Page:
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Kingdom Of The Planet Of The Apes Looks Utterly Wild Without Special Effects – SlashFilm

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“Kingdom of the Planet of the Apes” takes place on Earth a few hundred years after the events of “War for the Planet of the Apes,” which is set in approximately 2028. Nature has, for the most part, taken back the planet, with most building structures covered with greenery or destroyed by time. Instead of relying solely on digital backgrounds, director Wes Ball elected to shoot on location to help seamlessly blend the digital effects of the apes with a tangible world. As he told Collider during a Directors on Directing panel at WonderCon, “We probably had one blue screen set on the movie. For the most part, we’re out in real locations shooting with real actors.” This meant taking the risk of shooting in unpredictable environments in order to form a more realistic setting.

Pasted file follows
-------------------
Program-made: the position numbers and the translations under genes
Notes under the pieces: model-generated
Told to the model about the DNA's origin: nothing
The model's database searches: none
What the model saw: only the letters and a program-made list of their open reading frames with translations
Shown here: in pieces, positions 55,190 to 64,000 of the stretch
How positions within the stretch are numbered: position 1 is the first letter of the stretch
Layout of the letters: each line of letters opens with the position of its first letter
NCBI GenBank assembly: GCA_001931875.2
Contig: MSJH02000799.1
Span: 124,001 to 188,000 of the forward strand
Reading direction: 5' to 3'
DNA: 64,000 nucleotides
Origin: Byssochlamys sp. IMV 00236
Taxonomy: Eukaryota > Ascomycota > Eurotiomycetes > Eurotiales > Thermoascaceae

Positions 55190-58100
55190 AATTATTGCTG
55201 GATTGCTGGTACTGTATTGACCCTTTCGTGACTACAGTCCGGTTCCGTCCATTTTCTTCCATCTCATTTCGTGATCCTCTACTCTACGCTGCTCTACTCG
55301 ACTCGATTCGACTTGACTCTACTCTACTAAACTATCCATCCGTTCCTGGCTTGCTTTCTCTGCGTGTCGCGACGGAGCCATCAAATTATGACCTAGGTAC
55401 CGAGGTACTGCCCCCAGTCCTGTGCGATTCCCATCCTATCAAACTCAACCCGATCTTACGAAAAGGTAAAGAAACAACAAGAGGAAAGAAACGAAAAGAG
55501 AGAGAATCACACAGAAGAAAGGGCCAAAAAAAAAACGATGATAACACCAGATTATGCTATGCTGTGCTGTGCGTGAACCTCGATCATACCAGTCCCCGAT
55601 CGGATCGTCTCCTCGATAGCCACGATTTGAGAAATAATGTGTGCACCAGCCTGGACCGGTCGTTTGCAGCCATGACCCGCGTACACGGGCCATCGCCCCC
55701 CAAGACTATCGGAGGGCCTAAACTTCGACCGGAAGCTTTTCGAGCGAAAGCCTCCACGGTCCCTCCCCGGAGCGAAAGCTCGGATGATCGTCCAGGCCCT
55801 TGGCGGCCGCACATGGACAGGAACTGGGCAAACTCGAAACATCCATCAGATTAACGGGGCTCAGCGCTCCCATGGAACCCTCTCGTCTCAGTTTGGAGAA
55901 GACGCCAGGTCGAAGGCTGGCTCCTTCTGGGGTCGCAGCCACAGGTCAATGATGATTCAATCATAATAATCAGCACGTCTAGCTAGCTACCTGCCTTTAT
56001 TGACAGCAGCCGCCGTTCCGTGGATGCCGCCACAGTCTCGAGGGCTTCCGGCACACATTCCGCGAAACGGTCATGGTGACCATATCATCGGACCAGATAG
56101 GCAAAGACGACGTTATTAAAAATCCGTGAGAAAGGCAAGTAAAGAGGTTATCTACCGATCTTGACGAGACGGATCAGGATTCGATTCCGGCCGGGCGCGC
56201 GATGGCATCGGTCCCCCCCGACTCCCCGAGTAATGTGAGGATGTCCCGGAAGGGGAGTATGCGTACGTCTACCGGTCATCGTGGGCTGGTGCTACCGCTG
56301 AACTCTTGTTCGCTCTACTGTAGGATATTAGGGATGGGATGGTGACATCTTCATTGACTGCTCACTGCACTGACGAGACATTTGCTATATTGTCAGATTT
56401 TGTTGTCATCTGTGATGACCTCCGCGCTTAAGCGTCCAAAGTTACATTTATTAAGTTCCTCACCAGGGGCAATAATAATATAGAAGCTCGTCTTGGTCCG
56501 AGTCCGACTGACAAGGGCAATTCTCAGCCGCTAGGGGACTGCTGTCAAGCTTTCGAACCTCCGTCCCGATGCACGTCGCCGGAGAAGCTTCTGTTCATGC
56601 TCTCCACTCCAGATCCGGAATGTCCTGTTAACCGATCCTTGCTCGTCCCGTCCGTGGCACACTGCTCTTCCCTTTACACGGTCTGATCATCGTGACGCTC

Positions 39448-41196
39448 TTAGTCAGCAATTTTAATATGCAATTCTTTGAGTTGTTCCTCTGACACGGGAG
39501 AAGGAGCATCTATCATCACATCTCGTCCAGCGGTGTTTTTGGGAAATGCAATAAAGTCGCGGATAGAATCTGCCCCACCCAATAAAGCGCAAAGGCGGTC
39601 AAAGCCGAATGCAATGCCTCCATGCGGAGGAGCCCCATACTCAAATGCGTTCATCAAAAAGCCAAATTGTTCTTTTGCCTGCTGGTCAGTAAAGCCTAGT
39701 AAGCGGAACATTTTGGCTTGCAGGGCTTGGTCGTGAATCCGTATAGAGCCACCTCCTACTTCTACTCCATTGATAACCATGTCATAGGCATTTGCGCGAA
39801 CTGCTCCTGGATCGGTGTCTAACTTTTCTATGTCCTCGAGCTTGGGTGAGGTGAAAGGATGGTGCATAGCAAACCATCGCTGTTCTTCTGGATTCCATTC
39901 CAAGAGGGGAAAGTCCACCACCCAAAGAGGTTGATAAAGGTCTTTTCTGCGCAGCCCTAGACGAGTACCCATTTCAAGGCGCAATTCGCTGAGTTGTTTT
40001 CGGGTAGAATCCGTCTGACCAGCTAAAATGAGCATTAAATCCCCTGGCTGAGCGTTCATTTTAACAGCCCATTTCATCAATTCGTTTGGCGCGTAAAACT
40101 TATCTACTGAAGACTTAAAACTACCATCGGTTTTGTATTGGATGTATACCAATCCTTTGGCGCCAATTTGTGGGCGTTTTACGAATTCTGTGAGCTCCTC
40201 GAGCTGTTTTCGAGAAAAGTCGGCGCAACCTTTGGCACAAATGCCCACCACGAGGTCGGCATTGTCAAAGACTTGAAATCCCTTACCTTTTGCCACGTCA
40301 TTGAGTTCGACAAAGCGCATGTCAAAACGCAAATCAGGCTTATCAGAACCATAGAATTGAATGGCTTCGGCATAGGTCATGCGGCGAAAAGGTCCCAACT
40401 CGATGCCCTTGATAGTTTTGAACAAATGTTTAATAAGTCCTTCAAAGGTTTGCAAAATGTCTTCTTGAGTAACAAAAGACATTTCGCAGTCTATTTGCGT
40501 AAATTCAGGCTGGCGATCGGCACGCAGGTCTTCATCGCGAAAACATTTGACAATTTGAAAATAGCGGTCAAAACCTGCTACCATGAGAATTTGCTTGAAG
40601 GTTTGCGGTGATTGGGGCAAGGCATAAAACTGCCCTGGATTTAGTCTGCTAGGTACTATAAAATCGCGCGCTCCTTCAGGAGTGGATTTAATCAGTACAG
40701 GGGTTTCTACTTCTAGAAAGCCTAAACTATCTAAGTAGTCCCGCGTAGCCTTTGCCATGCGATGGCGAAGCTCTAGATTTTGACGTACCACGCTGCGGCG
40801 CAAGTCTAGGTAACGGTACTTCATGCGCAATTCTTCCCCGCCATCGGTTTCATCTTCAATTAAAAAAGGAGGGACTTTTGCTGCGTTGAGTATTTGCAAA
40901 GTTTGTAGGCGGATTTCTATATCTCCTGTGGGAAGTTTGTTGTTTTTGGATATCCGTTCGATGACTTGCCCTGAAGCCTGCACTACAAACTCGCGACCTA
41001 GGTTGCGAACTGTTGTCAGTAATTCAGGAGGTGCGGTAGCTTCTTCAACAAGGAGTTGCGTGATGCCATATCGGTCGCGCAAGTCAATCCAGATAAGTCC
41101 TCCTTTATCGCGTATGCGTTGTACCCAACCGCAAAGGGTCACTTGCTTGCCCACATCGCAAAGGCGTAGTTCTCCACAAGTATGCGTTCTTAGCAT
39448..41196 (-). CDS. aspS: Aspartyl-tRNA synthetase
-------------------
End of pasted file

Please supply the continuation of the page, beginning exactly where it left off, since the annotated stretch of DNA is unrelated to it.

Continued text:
Ball also told Collider that to pull it off, there were many cameras utilized to capture every possible angle of the actors to assist with the later digital effects. “I’ve got a camera on one face, and I’ve got about half-a-dozen to two dozen infrared cameras that are hiding in the set, behind little things of leaves, or whatever, just camouflaged on the set, that are actually the technical craft process of capturing all of this information so that we can get it right,” he explained. This technique of blending practical sets with CGI enhancements also helps trick the brain — preventing us from involuntarily “looking for the seams” — and fall into a world of believability instead. “There’s about 30 to 40 minutes of full CG, which I don’t think people will be able to tell, there’s some scenes that you would never guess, just because that’s how it had to get done,” said Ball. “But it all started from a real camera, and a real world with real, physical actions.”

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